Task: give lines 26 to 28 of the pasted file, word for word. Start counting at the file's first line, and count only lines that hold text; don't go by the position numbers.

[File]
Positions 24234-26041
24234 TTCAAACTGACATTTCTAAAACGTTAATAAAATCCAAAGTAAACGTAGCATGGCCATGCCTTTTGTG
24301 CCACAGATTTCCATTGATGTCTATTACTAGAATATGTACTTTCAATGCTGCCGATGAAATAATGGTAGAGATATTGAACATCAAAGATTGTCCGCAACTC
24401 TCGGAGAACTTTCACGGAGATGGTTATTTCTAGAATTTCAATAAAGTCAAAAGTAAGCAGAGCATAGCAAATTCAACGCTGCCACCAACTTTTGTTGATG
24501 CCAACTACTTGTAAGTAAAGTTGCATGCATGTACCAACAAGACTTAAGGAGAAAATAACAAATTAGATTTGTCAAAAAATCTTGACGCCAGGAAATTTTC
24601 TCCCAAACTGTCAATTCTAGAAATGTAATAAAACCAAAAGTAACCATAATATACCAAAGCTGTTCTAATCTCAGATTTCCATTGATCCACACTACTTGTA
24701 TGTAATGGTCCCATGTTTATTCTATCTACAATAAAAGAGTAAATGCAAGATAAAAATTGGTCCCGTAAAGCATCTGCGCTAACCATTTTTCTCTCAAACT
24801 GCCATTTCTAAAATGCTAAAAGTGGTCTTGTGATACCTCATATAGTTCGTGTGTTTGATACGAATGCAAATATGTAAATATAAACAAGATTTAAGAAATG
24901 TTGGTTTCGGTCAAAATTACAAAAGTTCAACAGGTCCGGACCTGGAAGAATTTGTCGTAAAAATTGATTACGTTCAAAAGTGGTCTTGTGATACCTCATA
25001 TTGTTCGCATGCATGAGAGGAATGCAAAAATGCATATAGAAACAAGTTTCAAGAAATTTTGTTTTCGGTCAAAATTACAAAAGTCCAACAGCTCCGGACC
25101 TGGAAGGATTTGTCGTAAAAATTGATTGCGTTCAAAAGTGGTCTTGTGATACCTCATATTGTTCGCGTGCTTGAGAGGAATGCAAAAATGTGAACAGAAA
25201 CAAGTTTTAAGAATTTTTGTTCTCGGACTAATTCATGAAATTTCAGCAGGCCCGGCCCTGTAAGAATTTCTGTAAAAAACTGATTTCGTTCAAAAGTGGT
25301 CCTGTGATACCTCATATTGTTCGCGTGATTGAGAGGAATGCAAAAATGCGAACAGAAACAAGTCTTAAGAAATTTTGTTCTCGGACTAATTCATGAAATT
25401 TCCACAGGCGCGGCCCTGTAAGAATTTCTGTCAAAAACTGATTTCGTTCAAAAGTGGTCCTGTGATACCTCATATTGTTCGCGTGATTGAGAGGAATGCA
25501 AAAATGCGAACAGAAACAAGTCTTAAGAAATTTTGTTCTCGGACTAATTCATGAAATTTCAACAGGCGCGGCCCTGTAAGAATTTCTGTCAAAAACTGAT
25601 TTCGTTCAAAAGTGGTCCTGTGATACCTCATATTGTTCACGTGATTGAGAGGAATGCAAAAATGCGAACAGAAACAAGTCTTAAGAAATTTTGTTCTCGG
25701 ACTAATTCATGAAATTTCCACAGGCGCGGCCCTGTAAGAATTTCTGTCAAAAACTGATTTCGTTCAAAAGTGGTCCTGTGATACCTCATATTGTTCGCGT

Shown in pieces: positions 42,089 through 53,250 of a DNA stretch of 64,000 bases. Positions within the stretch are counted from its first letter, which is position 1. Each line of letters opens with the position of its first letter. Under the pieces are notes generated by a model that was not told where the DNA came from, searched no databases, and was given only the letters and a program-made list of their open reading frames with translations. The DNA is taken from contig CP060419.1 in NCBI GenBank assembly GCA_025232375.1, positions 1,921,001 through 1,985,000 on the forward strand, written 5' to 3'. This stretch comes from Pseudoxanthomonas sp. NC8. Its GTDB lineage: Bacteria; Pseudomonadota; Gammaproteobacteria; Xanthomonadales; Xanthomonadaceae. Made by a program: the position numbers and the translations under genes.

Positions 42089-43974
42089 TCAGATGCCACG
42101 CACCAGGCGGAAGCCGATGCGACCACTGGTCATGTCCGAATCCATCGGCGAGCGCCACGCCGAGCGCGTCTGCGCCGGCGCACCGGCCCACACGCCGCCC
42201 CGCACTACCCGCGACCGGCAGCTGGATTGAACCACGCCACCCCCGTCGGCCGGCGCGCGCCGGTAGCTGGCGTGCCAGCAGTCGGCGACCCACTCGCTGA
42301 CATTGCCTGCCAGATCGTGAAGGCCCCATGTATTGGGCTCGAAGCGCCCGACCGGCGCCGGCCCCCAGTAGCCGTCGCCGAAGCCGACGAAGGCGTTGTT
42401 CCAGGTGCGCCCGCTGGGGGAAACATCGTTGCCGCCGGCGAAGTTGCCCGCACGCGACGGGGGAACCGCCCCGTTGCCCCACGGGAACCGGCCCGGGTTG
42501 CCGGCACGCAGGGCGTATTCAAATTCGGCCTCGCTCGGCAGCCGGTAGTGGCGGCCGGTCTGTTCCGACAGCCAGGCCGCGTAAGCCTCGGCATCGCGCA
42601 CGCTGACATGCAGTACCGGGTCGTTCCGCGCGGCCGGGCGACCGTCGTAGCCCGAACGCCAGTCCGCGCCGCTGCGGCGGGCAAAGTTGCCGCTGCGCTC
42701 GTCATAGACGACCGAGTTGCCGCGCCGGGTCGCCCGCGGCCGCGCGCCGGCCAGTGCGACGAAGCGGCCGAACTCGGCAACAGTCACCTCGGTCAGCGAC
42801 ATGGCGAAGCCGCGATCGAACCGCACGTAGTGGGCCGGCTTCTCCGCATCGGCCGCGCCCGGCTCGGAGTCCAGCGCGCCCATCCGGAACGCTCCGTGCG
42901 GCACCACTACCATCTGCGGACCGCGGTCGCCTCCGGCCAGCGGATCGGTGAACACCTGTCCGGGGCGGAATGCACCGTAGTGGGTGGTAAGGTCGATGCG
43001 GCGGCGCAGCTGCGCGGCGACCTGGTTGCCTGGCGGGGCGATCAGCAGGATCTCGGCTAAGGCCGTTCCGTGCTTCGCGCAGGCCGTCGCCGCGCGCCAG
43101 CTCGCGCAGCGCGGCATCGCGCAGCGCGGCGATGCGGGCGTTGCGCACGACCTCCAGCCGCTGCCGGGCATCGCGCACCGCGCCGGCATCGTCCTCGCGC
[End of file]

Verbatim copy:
42601 CGCTGACATGCAGTACCGGGTCGTTCCGCGCGGCCGGGCGACCGTCGTAGCCCGAACGCCAGTCCGCGCCGCTGCGGCGGGCAAAGTTGCCGCTGCGCTC
42701 GTCATAGACGACCGAGTTGCCGCGCCGGGTCGCCCGCGGCCGCGCGCCGGCCAGTGCGACGAAGCGGCCGAACTCGGCAACAGTCACCTCGGTCAGCGAC
42801 ATGGCGAAGCCGCGATCGAACCGCACGTAGTGGGCCGGCTTCTCCGCATCGGCCGCGCCCGGCTCGGAGTCCAGCGCGCCCATCCGGAACGCTCCGTGCG